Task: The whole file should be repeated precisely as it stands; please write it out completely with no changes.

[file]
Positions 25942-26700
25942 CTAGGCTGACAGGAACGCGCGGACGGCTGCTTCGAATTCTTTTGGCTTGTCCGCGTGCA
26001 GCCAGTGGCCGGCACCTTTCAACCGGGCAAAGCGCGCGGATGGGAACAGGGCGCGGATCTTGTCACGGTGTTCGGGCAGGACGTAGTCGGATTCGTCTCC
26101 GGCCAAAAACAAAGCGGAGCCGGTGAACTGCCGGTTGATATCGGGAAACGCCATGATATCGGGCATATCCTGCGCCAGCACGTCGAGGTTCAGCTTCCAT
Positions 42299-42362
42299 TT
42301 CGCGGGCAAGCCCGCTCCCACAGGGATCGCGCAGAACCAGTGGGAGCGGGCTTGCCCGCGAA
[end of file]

Positions 25942-26700
25942 CTAGGCTGACAGGAACGCGCGGACGGCTGCTTCGAATTCTTTTGGCTTGTCCGCGTGCA
26001 GCCAGTGGCCGGCACCTTTCAACCGGGCAAAGCGCGCGGATGGGAACAGGGCGCGGATCTTGTCACGGTGTTCGGGCAGGACGTAGTCGGATTCGTCTCC
26101 GGCCAAAAACAAAGCGGAGCCGGTGAACTGCCGGTTGATATCGGGAAACGCCATGATATCGGGCATATCCTGCGCCAGCACGTCGAGGTTCAGCTTCCAT
Positions 42299-42362
42299 TT
42301 CGCGGGCAAGCCCGCTCCCACAGGGATCGCGCAGAACCAGTGGGAGCGGGCTTGCCCGCGAA